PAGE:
International Day of Happiness: What Does it Mean to be Happy?

Did you know there is an annual world happiness report?

And here are some rankings based of the research:

  • 10th: New Zealand
  • 12th: Australia
  • 15th: Canada
  • 16th: United States
  • 17th: United Kingdom
  • Read more here.

All our customers are in the top 20 happiest countries in the world – it feels good to know you’re on top right?!

But what does it actually mean to be happy? Happiness is defined as the ‘feeling or showing pleasure or contentment’. But that’s pretty ambiguous… Perhaps we can just settle with ‘feeling good’.

The most important thing to know about happiness, is that it’s actually going to be different for everyone. For example, you might feel happy going out fishing, while someone else would hate it. And no one is constantly happy, life is up and down and we all go through periods of feeling low. So what can you do, if you’ve been feeling down in the dumps?

Check out some tips from our friends at the Dry July foundation:

Do exercise you like:

With music you like. A McMaster University study found runners who exercised to their own playlist managed to increase their sprint performance because they were working out to a soundtrack they enjoyed.

Practice gratitude, daily

Gratitude may seem a little over saturated on Instagram, but it’s actually a good thing.

The American Psychological Association found when comparing two groups – those who kept a list of things they were grateful for showed significantly higher life satisfaction after ten weeks than those who wrote about things that bugged them.

Drink enough water

Sounds simple enough (and a bore to hear) but keeping hydrated could be the key to boosting happiness.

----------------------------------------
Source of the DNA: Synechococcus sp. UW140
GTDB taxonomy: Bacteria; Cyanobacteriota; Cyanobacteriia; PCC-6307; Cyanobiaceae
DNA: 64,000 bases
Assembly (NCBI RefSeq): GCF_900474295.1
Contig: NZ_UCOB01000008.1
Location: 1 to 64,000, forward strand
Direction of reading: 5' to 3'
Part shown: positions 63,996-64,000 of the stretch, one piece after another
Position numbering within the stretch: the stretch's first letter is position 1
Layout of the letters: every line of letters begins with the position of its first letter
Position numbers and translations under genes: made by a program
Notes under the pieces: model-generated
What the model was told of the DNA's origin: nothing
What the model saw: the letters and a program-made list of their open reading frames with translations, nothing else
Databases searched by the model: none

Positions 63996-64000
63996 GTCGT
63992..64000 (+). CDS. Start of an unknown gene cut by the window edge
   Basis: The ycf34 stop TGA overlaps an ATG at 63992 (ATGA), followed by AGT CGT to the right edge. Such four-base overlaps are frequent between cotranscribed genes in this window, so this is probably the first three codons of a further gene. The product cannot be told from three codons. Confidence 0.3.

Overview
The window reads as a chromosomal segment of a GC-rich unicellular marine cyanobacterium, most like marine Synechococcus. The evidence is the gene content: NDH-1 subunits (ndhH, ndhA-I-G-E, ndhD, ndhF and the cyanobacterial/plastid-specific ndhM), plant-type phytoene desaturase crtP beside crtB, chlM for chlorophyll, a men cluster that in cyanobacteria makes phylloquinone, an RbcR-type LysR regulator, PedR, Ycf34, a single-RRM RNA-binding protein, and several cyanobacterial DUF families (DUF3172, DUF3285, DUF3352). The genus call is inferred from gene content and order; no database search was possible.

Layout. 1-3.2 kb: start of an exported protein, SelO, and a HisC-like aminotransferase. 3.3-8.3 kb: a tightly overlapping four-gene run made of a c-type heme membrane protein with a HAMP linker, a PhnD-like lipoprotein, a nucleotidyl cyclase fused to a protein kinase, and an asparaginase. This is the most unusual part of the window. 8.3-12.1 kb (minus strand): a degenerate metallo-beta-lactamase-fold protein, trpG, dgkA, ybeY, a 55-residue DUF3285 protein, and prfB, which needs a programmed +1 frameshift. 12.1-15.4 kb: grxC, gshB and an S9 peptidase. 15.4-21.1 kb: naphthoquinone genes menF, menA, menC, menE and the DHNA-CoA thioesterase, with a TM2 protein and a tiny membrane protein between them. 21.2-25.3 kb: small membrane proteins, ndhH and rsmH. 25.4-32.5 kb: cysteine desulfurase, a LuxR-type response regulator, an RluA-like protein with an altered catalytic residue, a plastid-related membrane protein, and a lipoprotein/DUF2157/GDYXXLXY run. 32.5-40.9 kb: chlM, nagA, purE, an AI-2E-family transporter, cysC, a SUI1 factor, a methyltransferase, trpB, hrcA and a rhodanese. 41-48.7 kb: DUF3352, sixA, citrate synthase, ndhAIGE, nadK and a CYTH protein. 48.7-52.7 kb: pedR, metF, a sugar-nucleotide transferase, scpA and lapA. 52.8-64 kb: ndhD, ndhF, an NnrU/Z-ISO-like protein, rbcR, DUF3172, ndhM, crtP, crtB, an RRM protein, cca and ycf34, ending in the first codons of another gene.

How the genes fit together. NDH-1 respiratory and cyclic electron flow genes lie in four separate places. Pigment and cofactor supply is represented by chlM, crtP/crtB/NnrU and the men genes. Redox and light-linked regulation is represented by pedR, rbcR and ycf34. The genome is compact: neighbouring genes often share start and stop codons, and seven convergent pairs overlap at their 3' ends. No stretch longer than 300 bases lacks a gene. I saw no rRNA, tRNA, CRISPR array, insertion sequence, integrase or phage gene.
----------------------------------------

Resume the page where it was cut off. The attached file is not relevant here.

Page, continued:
The University of Connecticut found when we’re mildly dehydrated, it not only leads to headaches, fatigue and difficulty concentrating, it affects mood as well.

Wake up earlier each day

What is that old saying…‘the early bird gets the worm.’ Well it might just have scientific backing.

The University of Toronto found early risers feel more awake, alert, happier and motivated to tackle the day over night owls.

While waking in the am is never easy (ever), you know those ‘activewear’ types up at the crack of dawn are onto a good thing when the mere glimpse of them radiates wellness.

Take a moment to meditate

It’s as simple as having a little quiet time each day to give back to ourselves, yet the majority of us can’t seem to find time to fit it into our schedule.

A study from the University of Sydney revealed those who meditated regularly for at least two years are healthier and happier than non-meditators.

Integrate weights

You don’t have to compete in weight lifting to get familiar with dumbbells. Weight training is quite literally a ‘pick me up.’

A Journal of Strength and Conditioning Report found even weight novices can get happy gains, revealing short term resistance training offers a bunch of psychological benefits.

Shop consciously

Have you ever chosen the single-origin coffee in a sea of cafes? Or sourced locally grown, organic produce from a farmers market? Maybe you should.

Being an eco-friendly shopper not only helps the environment, it gifts you with a greater sense of wellbeing too. A Knox College study found when people make sustainable purchases focused on personal growth, family, community, spirituality and nature they live happier lives.

Organise your week

If you’ve got too many tabs open (physical or mental), hit refresh and get organised.

A Princeton University study says our brain can’t handle clutter – the more we have around us the harder it has to work to filter them out, causing it to fatigue and stop functioning at full capacity.

Let music in

We listen to it when we’re sad, when we’re in transit, when we’re melancholy, but often when we’re happy too.

The catch is – you don’t need to be happy first to hit play. Simply putting on an upbeat soundtrack will get you there says the University of Missouri that found those who actively listen to happy music experience a rush of feel-good neurotransmitter dopamine to their brain’s pleasure centre.

Thanks to the Dry July foundation and partners for these tips. We hope they help you to enjoy International Day of Happiness.

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